Fabric Duct Systems, Inc.
952-278-7769

Position Statement on Anti-microbial Fabric Ducts:

Some fabric duct suppliers offer their permeable polyester impregnated with a silver salt to yield an "anti-microbial" characteristic. However, it is Fabric Duct Systems’ premise that this “feature” is more of a competitive barrier than an effective measure to eliminate microbial pollutants!
 
Pre-filter selection and monthly maintenance are more of a contributor to indoor air quality than downstream anti-microbial measures. Filters that are not changed regularly can become a bed for fungal growth, sometimes allowing particles or microorganisms to be distributed within the building. When filters become clogged, the fans use more energy to operate and move less air. If the filters are an inexpensive, low-efficiency type that becomes clogged and then “blows out,” the coils then accumulate dirt, causing another increase in energy consumption.
 
Secondly, relying on the fabric duct to become a "secondary filter" for microbes, rather than on the primary fan filtration/maintenance, will cause dirt to build up in the fabric ducts and thus become more contaminated with molds. This necessitates more frequent laundering, as well as increasingly inefficient air distribution and resulting higher energy costs. There is no evidence that microorganisms that lodge downstream within the filters or the fabric ducts are inhibited or killed. Antimicrobial materials must come in physical contact with microbes in order to be effective. Unless the microbes are filtered out onto the fabric, the usefulness of an antimicrobial fabric treatment is questionable. There are no DYNAMIC testing methods to evaluate the effectiveness of an antimicrobial finish using an air stream to expose the fabric to the microbes. Existing test methods employ a STATIC procedure where the tested fabric is in long term contact (hours) with the microbe(s).
 
Thirdly, and most importantly, many microbes are microscopically smaller than the weave of the fabric and will blow right through the open portions of the woven threads! Molecule size is measured in angstroms (1/10,000,000,000 of a meter). Microbes are, in general, 1,000 to 10,000 times smaller than a fine dust particle and thus will pass through the finest particle filters as well as the fabric weave!    Direct contact is required for an anti-microbial agent to destroy microorganisms. Dust buildup on the inside of a fabric duct tends to further inhibit direct contact.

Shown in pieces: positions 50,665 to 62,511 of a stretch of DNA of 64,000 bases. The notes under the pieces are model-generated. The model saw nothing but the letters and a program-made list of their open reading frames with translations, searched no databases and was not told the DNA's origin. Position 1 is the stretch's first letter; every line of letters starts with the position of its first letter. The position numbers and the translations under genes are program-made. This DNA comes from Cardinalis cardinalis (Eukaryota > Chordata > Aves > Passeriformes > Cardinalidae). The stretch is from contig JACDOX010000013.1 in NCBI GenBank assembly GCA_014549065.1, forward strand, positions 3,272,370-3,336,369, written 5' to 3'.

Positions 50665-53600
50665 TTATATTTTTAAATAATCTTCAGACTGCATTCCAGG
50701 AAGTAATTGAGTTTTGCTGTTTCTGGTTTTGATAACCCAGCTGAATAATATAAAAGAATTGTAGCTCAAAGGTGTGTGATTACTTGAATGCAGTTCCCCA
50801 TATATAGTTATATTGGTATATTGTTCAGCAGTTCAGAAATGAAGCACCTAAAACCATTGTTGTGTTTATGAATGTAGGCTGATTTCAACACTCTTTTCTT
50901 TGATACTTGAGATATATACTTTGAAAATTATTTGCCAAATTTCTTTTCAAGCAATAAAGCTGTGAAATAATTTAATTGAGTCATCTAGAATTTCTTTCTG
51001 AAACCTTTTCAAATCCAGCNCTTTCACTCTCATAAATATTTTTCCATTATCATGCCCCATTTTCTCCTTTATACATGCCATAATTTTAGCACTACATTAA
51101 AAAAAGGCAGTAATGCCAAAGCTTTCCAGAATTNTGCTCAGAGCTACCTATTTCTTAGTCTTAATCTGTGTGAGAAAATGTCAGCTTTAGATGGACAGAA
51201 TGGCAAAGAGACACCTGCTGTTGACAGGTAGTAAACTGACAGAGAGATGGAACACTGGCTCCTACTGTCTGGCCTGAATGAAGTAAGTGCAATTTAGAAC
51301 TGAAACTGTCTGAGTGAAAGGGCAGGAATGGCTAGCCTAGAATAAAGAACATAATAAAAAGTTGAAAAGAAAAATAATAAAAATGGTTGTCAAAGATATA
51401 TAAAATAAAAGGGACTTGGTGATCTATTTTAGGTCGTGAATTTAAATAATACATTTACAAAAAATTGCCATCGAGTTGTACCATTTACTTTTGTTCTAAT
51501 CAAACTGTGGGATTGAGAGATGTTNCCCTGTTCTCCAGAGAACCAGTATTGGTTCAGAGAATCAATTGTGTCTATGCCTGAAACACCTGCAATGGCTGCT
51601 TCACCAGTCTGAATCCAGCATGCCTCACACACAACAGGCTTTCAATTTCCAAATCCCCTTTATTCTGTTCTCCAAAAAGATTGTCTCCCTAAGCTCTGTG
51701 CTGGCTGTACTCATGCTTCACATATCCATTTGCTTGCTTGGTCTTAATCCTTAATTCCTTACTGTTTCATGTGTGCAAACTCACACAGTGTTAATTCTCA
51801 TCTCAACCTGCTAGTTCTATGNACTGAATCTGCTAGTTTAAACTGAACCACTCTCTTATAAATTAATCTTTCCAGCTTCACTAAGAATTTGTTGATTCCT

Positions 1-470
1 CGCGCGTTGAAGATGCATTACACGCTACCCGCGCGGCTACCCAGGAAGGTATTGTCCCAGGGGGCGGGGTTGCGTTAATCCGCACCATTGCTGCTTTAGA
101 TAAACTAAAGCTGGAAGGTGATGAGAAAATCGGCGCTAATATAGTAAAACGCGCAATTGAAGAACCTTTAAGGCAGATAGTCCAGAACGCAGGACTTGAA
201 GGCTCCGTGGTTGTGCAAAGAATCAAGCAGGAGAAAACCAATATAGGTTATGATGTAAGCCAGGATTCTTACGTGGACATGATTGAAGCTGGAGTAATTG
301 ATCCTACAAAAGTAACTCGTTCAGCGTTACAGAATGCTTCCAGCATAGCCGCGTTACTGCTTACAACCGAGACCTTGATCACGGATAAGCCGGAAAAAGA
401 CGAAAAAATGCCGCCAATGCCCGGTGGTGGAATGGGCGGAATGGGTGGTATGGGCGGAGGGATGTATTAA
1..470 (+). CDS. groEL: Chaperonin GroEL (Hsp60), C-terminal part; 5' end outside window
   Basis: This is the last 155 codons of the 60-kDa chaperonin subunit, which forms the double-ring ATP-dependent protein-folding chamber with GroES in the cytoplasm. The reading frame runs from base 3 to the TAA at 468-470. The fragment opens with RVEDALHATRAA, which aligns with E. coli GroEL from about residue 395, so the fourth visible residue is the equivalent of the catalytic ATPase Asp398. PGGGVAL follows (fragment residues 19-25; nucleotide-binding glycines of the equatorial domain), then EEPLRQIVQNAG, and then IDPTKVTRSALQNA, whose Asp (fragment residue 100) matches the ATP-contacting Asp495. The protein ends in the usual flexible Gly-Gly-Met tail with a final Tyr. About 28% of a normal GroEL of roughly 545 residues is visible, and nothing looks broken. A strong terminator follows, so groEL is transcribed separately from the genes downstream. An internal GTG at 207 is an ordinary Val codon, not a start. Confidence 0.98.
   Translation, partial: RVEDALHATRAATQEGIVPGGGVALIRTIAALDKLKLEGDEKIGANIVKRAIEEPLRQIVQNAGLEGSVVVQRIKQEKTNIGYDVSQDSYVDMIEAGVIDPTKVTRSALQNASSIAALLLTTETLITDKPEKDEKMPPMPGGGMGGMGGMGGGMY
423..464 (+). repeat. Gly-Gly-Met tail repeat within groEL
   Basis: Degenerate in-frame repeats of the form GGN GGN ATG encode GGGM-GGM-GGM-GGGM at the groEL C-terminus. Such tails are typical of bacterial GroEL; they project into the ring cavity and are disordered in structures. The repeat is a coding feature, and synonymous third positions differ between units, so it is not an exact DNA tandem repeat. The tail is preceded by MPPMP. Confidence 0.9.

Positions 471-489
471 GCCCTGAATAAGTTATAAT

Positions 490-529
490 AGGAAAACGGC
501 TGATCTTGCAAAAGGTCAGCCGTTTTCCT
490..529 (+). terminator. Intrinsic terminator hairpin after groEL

If an application DEMANDS anti-microbial protection, install high output UV-C lights downstream from the coiling coil. The high output UV-C lamps will also sterilize the coils and/or the humidification pads without using chemicals.
 
All things considered, Fabric Duct Systems DOES supply an antimicrobial polyester for those specifications demanding it, however, we cannot justify the value added cost or effectiveness of this feature.
 
See the attached pdfs for particle size comparison and more charts and articles.

 Basic Calculations for Fabric DuctsDiameter vs CFM cs FPMNoise Control ChartParticulate Dimensional ChartThe ABCs of UVC

ANTIMICROBIAL TEST LABORATORIES

Antimicrobial Fabric Swatch

For more information, please read the article linked below, written by Dr. Tanner and originally published in AATCC Review, covering antimicrobial textiles as well as some implications. It is posted here with written permission from the publisher. Click the preview below to read the antimicrobial fabrics article (.pdf)

http://www.antimicrobialtestlaboratories.com/information_about_antimicrobial_fabrics_and_textiles.htm

Antimicrobial Fabrics and Textiles, By Benjamin D. Tanner, Ph.D. - President, Antimicrobial Test Laboratories
Definition: Antimicrobial fabrics and textiles are fiber-based substrates to which antimicrobial agents have been applied at the surface, or incorporated into the fibers, rendering a product that kills or inhibits the growth of microorganisms.